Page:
Grab last Sunday’s L.A. Times Magazine and check out this story on the Angels’ Mike Scioscia, written by Diane Pucin (L.A. Times Sports columnist). Here’s the opening paragraphs:
Few dream of growing up to be manager of the Anaheim Angels. Certainly not Mike Scioscia, a Philadelphia kid who became a fierce, formidable catcher for the Los Angeles Dodgers. Not the man who learned his craft at the knee of Roy Campanella, who learned about baseball strategy and managing men from Tommy Lasorda, who learned how to love a team from Peter O’Malley.
But four years ago, after having spent 23 years in the Dodger organization, Scioscia was told he was welcome to leave. He learned that his willingness to bleed Dodger blue wasn’t so prized by the new corporate ownership. So now Scioscia is manager of the Angels–the World Champion Anaheim Angels. He got there not only by knowing what he wants, but who he is. “One thing I’ll always believe,” he says, “is that I have to do the things I believe in, and do them my way. It’s the only way I can be. If I’m going to be fired or if I have to quit a job, I can accept it only if I know I behaved the way I believe was right.”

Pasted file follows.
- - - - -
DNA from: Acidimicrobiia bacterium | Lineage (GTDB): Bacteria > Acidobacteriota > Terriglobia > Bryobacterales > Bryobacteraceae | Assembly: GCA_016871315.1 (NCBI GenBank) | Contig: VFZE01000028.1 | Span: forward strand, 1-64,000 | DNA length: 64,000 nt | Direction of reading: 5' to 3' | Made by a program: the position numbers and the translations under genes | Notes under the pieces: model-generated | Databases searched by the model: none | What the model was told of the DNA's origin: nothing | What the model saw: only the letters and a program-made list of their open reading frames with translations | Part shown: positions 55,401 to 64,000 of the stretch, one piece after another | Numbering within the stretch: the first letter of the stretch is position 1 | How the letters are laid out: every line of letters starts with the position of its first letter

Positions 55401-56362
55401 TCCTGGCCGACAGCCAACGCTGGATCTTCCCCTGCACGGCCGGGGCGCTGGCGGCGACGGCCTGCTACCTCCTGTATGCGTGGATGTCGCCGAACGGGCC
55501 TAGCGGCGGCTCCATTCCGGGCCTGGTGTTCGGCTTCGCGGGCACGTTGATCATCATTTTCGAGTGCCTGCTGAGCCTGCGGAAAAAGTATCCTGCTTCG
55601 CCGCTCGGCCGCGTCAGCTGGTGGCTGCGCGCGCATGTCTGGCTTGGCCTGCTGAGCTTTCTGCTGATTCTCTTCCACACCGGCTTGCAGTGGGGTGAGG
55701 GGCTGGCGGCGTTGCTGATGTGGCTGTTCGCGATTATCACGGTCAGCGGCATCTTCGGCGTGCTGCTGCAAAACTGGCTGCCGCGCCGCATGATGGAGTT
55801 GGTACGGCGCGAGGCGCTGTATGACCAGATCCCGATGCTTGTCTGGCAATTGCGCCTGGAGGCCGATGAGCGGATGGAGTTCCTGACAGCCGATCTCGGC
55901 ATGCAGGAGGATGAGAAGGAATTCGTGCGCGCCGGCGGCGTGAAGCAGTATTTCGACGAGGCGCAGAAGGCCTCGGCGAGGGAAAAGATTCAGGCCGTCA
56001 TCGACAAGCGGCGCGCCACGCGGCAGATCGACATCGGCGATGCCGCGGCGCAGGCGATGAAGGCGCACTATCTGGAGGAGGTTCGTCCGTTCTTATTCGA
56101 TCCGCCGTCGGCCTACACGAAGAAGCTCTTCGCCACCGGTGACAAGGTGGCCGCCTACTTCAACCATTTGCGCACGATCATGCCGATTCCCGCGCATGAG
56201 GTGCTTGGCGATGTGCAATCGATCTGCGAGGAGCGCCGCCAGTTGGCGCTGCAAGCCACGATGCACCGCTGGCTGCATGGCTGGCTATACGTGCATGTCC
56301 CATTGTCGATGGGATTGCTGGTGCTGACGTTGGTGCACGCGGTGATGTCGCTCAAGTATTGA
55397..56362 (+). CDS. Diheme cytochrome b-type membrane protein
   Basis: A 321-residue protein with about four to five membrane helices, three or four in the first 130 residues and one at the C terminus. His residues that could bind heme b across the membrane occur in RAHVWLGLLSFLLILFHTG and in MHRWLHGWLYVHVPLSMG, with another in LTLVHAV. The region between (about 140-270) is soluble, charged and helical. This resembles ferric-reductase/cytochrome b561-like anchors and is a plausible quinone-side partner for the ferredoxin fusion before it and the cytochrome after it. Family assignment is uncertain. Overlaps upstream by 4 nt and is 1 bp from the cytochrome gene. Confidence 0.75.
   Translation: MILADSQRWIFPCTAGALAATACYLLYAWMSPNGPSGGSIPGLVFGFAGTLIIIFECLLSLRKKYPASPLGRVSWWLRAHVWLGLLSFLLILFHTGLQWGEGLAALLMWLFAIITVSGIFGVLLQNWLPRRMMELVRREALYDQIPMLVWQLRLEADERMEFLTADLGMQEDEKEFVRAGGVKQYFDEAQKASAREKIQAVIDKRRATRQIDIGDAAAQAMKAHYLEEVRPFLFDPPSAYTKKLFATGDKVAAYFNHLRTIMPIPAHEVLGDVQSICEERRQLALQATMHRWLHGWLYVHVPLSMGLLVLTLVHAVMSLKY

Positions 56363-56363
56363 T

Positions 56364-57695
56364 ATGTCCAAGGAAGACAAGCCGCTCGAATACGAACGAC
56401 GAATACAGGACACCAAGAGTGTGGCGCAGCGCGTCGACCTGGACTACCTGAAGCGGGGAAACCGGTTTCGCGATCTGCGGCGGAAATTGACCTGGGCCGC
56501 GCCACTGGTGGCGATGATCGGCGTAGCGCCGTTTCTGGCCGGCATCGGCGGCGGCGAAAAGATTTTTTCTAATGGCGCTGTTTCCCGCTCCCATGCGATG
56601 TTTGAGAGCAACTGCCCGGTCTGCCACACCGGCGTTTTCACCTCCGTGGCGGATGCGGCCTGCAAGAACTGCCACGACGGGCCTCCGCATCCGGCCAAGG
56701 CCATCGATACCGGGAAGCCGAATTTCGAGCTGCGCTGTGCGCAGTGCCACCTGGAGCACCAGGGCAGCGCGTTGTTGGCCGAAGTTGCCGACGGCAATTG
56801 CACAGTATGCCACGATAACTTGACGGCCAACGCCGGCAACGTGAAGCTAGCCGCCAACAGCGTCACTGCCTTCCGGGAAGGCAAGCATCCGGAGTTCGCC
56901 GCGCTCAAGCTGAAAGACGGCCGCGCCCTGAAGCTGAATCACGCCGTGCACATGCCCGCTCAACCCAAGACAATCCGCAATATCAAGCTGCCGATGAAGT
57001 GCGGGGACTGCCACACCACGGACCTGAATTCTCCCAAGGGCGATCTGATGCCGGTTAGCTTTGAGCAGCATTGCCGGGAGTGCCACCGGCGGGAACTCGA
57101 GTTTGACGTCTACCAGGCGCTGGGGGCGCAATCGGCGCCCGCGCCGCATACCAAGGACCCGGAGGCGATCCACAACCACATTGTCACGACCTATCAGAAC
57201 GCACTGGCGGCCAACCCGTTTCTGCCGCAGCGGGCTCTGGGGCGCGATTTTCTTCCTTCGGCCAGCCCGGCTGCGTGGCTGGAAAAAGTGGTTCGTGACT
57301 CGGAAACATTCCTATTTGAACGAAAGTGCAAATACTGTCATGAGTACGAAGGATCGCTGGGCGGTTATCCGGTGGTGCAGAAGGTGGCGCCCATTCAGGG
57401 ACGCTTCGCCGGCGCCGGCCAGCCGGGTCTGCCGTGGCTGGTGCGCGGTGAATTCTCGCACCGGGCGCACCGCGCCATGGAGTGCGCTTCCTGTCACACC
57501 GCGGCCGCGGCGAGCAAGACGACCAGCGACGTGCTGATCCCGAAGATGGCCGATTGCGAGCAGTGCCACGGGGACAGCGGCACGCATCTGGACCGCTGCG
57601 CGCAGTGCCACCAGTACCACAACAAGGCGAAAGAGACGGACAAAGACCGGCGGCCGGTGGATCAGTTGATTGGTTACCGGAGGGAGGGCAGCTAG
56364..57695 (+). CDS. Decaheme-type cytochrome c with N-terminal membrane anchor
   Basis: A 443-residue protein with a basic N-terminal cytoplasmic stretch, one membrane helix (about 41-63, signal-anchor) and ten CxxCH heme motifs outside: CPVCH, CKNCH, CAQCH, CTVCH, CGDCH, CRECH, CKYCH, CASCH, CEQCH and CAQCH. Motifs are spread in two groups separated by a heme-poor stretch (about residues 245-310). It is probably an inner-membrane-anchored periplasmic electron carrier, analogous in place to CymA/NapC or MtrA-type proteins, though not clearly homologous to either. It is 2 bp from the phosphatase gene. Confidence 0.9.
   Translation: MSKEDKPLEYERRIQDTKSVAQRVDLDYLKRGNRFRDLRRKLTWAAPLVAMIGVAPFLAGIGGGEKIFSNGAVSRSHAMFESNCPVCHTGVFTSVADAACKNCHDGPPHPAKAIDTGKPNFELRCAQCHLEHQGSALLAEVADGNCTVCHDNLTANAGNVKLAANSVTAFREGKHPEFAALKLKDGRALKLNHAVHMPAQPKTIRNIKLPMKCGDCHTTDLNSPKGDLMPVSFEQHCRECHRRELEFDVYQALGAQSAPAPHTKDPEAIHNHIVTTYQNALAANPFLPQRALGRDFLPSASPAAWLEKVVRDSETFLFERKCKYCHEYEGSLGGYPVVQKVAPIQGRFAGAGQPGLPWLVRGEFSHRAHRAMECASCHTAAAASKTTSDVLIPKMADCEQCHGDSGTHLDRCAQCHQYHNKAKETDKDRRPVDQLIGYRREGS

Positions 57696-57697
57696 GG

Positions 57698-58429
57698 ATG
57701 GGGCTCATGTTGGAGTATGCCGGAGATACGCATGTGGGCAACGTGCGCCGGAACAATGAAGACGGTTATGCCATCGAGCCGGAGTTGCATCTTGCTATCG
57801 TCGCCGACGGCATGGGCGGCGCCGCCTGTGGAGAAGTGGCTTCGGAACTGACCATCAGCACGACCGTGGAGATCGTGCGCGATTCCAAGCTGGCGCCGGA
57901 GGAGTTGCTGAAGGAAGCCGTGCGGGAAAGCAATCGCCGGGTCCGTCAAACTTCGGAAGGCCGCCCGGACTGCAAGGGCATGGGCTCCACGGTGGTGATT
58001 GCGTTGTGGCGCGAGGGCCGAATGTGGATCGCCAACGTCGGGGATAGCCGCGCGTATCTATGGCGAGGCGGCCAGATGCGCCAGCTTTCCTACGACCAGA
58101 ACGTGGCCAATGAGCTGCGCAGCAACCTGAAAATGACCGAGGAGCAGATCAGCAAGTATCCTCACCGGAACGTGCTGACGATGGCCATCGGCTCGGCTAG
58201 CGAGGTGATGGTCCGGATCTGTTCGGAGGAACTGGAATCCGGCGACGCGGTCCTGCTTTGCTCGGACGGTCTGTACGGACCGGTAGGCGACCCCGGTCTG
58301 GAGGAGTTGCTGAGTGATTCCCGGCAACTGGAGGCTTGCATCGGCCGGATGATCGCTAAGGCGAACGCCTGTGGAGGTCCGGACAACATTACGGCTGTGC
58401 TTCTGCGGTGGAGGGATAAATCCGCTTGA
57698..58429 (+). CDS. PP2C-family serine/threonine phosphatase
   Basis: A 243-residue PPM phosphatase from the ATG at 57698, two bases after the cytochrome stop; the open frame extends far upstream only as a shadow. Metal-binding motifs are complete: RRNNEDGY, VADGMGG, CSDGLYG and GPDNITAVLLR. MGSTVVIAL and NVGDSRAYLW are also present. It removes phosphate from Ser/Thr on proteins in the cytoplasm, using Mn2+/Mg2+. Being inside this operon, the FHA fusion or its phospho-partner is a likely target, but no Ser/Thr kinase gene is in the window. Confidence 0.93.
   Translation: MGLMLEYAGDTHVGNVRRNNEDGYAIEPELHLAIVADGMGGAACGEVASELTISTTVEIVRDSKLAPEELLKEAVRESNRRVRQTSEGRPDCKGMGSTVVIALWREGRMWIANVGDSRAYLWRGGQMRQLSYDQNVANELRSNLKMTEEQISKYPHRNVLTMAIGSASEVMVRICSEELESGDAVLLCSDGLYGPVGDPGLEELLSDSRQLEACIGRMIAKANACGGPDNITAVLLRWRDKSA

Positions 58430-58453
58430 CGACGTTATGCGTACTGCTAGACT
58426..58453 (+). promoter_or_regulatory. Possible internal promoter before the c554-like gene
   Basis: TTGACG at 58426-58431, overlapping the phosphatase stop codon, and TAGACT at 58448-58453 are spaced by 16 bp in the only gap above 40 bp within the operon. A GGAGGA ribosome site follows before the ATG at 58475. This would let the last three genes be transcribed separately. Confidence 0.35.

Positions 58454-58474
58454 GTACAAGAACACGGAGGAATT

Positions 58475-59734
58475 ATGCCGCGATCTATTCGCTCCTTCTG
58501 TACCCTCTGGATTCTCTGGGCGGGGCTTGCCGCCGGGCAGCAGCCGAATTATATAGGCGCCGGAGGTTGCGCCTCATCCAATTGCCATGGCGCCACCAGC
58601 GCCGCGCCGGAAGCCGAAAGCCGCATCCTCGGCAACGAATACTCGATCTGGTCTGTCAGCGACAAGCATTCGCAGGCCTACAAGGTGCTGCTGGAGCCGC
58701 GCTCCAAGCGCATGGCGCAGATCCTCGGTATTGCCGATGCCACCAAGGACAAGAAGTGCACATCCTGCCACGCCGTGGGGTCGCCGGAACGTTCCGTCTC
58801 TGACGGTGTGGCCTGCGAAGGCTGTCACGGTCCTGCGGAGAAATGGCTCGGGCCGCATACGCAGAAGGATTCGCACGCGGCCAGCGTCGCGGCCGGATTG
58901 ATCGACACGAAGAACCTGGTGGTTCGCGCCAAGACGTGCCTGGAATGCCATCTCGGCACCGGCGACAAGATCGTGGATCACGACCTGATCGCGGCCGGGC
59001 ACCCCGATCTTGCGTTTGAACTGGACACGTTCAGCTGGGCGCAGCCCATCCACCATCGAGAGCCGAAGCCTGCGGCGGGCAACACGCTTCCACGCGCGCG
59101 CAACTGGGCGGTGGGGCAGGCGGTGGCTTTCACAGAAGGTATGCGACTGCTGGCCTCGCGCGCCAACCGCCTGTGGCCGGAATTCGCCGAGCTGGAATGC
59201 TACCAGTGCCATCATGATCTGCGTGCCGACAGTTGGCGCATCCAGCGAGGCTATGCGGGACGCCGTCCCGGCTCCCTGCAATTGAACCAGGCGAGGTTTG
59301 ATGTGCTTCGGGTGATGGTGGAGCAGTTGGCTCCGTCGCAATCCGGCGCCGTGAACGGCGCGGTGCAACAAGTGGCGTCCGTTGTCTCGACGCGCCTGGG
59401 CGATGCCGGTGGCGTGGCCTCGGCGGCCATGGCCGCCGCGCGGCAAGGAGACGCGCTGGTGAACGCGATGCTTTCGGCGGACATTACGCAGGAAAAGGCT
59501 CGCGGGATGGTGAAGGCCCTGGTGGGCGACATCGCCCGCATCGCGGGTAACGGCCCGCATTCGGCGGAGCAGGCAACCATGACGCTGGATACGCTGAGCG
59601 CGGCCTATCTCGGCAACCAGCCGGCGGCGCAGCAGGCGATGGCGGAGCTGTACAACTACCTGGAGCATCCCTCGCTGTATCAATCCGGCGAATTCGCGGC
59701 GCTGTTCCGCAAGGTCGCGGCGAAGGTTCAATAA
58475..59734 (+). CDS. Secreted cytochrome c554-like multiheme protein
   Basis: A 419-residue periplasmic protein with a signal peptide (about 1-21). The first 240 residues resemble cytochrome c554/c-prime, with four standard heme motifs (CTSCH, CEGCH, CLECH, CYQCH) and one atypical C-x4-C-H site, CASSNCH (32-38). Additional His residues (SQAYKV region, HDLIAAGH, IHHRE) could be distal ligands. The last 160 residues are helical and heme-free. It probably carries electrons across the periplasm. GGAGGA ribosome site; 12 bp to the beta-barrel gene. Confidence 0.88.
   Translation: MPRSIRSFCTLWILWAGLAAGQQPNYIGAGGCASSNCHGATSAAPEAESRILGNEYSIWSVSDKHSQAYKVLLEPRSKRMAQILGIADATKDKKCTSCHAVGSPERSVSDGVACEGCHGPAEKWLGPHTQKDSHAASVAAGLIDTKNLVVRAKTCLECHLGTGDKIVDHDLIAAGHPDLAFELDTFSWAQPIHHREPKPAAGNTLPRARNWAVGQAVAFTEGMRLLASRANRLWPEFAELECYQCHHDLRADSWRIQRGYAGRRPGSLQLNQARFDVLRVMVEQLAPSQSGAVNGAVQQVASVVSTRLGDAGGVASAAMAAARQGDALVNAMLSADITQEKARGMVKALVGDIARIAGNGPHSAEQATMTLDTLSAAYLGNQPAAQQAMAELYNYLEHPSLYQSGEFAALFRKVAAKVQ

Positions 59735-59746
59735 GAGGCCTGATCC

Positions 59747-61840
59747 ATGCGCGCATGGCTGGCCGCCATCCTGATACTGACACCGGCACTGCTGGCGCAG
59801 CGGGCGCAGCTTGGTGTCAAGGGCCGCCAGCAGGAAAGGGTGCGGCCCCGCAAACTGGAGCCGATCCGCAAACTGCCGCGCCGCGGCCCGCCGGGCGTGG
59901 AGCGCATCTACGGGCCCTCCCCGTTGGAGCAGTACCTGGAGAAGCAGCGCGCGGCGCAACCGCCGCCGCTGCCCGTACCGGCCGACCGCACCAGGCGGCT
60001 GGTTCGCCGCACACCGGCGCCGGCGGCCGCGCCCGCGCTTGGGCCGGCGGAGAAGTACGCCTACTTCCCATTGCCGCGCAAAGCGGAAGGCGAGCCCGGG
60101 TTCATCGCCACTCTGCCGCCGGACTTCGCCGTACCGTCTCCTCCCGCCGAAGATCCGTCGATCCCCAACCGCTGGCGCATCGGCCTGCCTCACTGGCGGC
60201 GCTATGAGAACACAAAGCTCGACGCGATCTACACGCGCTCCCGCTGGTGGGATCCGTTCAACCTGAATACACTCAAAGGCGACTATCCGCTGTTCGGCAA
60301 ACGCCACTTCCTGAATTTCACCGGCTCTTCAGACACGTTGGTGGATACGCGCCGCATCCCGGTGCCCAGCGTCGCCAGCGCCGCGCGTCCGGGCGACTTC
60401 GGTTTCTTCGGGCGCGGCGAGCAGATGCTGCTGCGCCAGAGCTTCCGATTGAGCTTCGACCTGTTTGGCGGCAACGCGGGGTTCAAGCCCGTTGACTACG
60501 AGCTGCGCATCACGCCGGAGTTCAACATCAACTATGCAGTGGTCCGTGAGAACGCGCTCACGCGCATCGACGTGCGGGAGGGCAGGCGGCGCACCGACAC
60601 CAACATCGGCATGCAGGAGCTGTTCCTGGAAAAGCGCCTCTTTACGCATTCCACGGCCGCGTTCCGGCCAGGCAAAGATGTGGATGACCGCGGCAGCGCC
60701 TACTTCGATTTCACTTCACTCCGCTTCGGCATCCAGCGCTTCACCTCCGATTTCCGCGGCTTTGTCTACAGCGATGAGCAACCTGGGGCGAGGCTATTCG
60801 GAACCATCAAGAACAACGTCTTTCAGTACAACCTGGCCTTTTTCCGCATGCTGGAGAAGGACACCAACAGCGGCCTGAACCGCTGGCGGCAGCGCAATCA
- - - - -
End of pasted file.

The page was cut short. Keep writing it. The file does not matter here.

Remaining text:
Scioscia believes, above all else, in family. And so, on President’s Day Monday, a February school holiday for 14-year-old Matthew Scioscia and 11-year-old Taylor Scioscia, their father has grabbed a bat, a glove and four balls and ducked out of his small office at Tempe Diablo Stadium in Arizona, where the Angels conduct spring training. His kids and wife, Anne, have come to spend a three-day weekend. This might be the fourth day of spring training and there might be a dozen messages on his voice mail and an insistent list of requests and obligations, photos to be taken, interviews to be conducted. But the Angels manager is hustling his son and daughter out onto the field.